In the early stages of the disease, primary liver cancer may be asymptomatic because the liver can function normally even with a large tumour growing on it. It is only when the function of the liver is impaired (such as a blockage of a bile duct) that symptoms may appear, including:
- Weight loss.
- Lack of appetite.
- Nausea or vomiting.
- A lump or mass in the upper abdomen under the ribs.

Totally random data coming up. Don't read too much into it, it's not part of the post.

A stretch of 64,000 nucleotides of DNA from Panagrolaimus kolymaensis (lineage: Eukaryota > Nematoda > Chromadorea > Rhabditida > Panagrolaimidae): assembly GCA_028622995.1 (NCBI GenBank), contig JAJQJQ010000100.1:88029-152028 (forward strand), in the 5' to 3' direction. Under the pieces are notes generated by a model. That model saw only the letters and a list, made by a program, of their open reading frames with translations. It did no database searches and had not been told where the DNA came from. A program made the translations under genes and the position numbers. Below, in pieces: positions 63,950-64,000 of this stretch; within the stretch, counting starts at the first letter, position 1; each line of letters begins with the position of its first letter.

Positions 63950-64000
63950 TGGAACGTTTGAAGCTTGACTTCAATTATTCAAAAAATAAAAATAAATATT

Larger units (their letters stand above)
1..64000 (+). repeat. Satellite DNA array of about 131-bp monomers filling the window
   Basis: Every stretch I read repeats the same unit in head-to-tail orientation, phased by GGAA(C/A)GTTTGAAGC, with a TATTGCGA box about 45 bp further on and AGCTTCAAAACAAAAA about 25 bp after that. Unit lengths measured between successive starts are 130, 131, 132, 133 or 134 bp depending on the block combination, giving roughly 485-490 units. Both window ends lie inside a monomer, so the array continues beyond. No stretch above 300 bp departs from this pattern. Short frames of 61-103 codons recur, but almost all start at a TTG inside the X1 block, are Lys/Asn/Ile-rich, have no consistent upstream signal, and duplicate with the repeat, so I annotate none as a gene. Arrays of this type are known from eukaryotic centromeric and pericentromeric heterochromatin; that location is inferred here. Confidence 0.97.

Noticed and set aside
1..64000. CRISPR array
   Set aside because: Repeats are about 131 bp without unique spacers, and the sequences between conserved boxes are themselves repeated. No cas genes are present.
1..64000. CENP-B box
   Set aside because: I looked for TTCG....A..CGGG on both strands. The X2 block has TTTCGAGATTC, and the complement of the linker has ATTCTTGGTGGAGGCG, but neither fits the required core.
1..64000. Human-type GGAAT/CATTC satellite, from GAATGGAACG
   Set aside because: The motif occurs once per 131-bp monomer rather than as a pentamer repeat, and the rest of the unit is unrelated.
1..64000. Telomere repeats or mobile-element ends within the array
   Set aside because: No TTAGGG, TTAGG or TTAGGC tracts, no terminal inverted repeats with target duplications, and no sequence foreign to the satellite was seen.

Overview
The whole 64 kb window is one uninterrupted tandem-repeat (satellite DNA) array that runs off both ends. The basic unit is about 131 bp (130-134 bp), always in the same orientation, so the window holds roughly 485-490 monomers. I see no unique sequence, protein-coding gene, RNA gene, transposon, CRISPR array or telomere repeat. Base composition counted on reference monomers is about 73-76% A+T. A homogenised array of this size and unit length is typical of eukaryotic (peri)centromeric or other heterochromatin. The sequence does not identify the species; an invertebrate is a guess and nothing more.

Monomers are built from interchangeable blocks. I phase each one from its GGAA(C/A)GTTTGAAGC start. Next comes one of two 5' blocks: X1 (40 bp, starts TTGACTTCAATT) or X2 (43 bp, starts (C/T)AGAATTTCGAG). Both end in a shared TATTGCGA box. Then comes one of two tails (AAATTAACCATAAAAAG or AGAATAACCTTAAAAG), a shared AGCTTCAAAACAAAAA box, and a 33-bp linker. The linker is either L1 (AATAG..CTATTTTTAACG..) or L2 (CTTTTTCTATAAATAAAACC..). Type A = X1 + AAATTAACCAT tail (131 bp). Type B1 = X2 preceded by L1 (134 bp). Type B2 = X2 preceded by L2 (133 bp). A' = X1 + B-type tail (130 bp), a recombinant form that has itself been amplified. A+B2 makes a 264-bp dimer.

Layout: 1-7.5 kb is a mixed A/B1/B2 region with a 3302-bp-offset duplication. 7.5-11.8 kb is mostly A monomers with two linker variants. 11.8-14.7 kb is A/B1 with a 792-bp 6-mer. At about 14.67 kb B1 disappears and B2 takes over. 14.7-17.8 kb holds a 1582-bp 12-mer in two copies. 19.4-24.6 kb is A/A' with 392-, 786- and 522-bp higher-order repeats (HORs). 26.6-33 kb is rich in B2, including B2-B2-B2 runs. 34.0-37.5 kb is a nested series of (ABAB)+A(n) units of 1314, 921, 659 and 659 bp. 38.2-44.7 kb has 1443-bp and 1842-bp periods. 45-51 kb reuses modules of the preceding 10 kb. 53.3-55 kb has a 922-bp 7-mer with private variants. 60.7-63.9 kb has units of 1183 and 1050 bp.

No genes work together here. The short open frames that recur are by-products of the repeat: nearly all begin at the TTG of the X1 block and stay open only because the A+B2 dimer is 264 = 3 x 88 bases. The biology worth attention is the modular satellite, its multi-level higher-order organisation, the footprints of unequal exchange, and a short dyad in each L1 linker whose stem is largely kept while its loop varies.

- Feeling full after a small meal.
- Enlarged liver.
- Enlarged spleen.
- Pain in the abdomen or near the right shoulder blade.
- Ascites or building-up of fluid in the abdomen.
- Jaundice or yellowing of the skin and the whites of the eyes.
Other symptoms related to liver cancer are also common in chronic liver disease, when the liver does not work properly and there is a build-up of toxins. This might result in hepatic encephalopathy, which is neuropsychiatric abnormalities in patients with liver dysfunction that can generate confusion, forgetfulness, mood changes, slurred speech and/or shaking of the hands and feet.